This all sounds good (to me) but getting there would be a monumental task. We currently have a democratic president who I sometimes think is actually a conservative republican in disguise. (The biggest winners in the healthcare law that was passed, for instance, appear to be the existing healthcare companies, who are already cleaning us out - remember the health care expenditures mentioned above?) We have republicans who are fighting welfare entitlements but take home major payouts in their own version of entitlements. In all of the discussions to make a budget, there has been no serious consideration of shrinking the military and in fact we have a new front to protect in Libya. The primary goal of the parties is to fight each other, not improve the lives of the people. And we are paying for that bickering. If we wanted things to stay the same, we could do away with most of our elected officials, but as it is, we want improvements. None of the party lines make sense, either. Conservatives want to take away a woman's right to an abortion, but they also want small government (supposedly) that leaves people alone to do what they want (except have abortions). Democrats want extensive social services but are also advocating tax cuts (I think this could actually work if they did away with much of the military - but no mention of that). It's all about posturing and getting someone into office so that they can do it all over again for another 4 years.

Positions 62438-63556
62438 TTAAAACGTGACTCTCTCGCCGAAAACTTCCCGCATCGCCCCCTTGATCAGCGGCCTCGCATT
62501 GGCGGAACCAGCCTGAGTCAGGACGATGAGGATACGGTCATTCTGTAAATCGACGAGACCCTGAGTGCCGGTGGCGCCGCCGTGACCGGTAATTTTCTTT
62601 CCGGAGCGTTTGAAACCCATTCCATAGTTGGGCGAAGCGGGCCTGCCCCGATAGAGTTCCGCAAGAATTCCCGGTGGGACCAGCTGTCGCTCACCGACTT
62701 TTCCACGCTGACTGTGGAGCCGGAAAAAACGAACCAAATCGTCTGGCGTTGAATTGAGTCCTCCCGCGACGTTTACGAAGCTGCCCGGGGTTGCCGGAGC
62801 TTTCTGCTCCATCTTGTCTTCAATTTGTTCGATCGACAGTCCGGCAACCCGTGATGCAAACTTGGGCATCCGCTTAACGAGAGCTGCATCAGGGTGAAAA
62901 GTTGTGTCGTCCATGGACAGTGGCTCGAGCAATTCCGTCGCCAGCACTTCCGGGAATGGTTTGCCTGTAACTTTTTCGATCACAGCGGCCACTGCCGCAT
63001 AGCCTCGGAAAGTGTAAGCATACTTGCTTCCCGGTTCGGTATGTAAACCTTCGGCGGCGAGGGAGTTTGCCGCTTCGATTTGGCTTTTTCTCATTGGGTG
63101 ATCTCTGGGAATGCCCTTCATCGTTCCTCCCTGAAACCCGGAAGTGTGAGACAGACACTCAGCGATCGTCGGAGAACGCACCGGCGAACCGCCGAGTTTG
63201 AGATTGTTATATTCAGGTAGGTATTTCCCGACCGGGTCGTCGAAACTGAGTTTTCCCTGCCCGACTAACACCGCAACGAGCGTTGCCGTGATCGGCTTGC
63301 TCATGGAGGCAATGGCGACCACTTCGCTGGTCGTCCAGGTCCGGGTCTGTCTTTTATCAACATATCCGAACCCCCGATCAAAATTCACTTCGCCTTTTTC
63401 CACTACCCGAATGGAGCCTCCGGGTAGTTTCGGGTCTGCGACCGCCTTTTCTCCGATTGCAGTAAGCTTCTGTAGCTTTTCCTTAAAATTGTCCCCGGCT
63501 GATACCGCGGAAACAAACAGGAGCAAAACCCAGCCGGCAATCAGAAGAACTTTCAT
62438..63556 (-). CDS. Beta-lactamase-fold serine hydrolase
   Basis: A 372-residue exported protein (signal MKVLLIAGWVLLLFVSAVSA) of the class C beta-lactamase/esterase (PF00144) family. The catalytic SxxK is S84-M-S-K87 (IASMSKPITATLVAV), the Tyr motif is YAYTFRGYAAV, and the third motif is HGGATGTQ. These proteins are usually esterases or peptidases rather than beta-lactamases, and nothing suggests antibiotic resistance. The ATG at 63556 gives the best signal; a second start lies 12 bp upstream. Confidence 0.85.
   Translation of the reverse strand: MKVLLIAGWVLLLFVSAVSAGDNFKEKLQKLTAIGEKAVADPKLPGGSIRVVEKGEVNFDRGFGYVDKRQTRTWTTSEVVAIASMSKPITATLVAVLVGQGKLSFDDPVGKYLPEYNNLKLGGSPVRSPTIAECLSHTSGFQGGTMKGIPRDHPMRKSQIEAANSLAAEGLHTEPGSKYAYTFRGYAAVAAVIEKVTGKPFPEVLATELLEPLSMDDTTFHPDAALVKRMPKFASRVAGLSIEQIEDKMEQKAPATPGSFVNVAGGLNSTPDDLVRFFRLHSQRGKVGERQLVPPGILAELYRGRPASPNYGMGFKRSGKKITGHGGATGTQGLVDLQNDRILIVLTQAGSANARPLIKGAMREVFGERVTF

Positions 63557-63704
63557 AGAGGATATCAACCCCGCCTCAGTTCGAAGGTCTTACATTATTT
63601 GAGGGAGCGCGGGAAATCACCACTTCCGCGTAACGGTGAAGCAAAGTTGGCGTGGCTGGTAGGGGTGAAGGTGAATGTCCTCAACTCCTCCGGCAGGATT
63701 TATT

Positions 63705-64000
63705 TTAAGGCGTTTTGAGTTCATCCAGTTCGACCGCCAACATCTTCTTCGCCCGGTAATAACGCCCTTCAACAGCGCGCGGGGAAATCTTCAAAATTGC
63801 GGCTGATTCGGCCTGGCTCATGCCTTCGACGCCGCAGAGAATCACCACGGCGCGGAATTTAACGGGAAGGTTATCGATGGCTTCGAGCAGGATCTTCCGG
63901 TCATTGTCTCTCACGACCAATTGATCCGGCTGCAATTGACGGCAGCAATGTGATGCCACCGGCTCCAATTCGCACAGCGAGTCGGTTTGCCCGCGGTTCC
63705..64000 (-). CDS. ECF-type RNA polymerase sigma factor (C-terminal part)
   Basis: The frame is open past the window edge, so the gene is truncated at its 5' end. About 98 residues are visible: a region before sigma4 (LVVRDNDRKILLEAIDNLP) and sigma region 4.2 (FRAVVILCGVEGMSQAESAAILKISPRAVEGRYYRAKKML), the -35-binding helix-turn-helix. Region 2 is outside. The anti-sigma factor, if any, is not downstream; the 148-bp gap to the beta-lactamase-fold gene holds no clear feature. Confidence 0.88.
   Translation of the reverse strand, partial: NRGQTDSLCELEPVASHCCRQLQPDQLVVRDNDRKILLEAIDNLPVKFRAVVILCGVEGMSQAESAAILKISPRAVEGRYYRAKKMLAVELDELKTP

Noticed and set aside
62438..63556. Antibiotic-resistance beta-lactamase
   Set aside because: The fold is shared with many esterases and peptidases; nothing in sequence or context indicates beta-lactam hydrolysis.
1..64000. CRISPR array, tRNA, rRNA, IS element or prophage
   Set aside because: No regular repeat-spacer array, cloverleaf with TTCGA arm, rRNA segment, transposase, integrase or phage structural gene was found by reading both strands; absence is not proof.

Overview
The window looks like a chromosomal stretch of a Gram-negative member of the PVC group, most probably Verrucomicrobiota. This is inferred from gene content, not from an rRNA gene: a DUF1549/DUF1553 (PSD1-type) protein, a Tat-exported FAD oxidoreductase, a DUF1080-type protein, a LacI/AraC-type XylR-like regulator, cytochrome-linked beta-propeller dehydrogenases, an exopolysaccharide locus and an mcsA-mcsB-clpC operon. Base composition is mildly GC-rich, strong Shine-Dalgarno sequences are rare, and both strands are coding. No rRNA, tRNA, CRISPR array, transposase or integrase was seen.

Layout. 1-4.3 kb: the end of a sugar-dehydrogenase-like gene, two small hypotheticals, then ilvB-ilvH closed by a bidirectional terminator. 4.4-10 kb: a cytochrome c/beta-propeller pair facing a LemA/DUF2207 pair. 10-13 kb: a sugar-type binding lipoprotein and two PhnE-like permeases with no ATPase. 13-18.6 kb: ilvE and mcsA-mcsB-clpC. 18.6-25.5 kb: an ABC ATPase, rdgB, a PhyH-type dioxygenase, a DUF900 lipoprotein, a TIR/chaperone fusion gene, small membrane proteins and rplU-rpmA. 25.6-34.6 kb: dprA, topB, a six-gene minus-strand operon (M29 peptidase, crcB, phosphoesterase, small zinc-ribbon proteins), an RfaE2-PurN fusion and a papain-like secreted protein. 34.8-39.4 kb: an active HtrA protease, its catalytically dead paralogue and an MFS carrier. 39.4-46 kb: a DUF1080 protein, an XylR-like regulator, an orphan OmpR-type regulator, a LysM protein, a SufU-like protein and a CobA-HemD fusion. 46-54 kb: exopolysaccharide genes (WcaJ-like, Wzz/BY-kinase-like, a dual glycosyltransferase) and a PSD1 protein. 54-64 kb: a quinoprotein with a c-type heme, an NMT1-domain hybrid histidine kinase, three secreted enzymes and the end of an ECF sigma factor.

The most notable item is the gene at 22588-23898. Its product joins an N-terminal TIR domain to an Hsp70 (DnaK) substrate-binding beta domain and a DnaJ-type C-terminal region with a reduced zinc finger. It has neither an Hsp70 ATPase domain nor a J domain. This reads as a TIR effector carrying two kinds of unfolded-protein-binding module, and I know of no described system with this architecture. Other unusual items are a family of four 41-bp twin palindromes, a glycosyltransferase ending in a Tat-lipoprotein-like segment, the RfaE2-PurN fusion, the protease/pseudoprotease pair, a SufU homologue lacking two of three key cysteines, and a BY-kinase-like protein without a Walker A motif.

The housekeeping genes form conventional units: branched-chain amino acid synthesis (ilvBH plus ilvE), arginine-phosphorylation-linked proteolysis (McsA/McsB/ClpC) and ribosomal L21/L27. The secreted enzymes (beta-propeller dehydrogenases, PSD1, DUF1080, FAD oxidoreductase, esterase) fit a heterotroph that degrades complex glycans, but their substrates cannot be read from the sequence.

In this day I think that taxes and a big government are necessary. In a perfect world, this wouldn't be so, but we will never have a perfect world. The tax money needs to stay here and the government needs to do the job that our tax dollars are paying for.

Wednesday, November 24, 2010


Today I leave for Belgium with my lady. We are visiting good friends who moved back to Brussels after a few years here in Nashville.

I am ready for eight days of hanging out with our friends, but in a new (to us) place. Eight days of exploring cities older than any in the US. Eight days on not having to drive in a country traditionally known to have the best beer in the world. Eight days that are completely different from my normal days.

There may be updates posted here. We'll see. My intentions are good, but Belgium is supposedly great. Belgium and the experiences may just win out.


Wednesday, October 6, 2010

50k accomplished.

My last post stated my entry into a 50k trail run near Chattanooga, and now I report that I did in fact finish that run. Following is an account of how the training and the race itself went down.

I signed up to run this race for two main reasons. One, I have always been intrigued by the concept of ultra-marathons and ultra-endurance events in general. The intrigue is in understanding how my body reacts under the conditions and just how much i would be willing to push myself. The other reason I signed up was simply to motivate myself to get back into shape.